If you are considering hitting the road to work as a travel occupational therapist, you have several options. Before accepting an assignment, you want to make sure it appears to be a good fit.
What makes an assignment a good fit may be different for everyone. For example, if you have been working as an OT in a hospital, you may be comfortable in this type of setting and want a travel assignment in a similar environment. But some people prefer to shake things up and look for a travel job with new challenges. Maybe you want to work in a different setting or with a population you have not worked with before.
Although many occupational therapy jobs are with the geriatric population, there are other jobs working with children, or you can specialize and work with people with sports injuries or mental health issues.
Most travel OT assignments are in acute care hospitals, nursing homes, rehabilitation facilities, clinics and outpatient centers. A small number of assignments may also be found in schools or mental health agencies. Keep in mind that it may be interesting to try a different work setting. Since most OT travel assignments are only 13 weeks, even if you don’t love it, it won’t last too long.
When it comes to salary, according to research from the United States Bureau of Labor Statistics, where an occupational therapist practices often plays a large part in their earnings. For example, OTs working in home health or skilled nursing homes often made more than other settings. Therapists who worked in schools tended to make the least.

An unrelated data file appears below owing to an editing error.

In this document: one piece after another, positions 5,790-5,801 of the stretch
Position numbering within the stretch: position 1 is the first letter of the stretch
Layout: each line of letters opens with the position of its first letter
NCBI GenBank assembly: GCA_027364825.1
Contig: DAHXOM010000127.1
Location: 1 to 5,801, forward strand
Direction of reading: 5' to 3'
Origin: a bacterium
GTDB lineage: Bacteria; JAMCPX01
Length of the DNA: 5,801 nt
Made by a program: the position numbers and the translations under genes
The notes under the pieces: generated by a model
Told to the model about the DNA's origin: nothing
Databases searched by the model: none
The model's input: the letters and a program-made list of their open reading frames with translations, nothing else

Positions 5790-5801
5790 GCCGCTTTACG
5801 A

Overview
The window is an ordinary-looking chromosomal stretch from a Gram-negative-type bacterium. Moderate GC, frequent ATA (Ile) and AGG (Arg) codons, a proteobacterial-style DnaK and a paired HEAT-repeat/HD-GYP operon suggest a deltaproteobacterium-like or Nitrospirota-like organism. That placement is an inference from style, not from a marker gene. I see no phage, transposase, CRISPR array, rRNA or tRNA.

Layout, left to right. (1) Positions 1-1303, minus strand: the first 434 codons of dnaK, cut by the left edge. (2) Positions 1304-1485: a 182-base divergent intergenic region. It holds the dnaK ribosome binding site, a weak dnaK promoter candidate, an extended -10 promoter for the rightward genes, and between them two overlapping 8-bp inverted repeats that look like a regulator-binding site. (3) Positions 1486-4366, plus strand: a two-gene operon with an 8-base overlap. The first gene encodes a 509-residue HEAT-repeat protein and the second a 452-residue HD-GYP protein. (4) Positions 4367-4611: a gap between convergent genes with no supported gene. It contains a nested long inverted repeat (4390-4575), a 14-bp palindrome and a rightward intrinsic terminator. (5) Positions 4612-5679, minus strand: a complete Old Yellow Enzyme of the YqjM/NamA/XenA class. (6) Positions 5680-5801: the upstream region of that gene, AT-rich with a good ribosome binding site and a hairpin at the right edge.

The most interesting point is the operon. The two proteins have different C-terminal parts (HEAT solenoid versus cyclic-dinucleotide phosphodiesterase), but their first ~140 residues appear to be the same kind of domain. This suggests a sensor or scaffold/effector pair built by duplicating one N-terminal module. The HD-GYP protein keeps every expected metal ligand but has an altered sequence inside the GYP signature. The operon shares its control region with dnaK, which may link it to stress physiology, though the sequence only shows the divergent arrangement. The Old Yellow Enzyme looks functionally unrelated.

But regardless of what setting you prefer, the good news is, traveling occupational therapists tend to make about 15% more than OTs in permanent jobs. In addition to salary, travel therapist jobs often offer housing, health insurance, mileage reimbursement, living stipends, and completion bonuses. All of those perks usually add up and mean better overall compensation than permanent jobs. Since staffing agency offers can vary, make sure you thoroughly review your contract and understand everything being offered before signing on the dotted line.
Of course, when it some to working as a travel therapist, location is probably one of your biggest concerns. The desire to travel may be the main reason you want to become a travel OT. Think about location carefully. While you may have an ideal location in mind, ask yourself if there are additional locations you may be open to, and if there are locations you will not consider.
Let your staffing agency know your preferences and in what order they fall. Always be clear when communicating what you are looking for in an OT travel assignment. Whether it involves location, setting, patient population or expected salary, it won’t do any good if you accept something you are not sure about. Once your assignment does start, be sure to maintain good communication with you staffing agency in case any issues come up.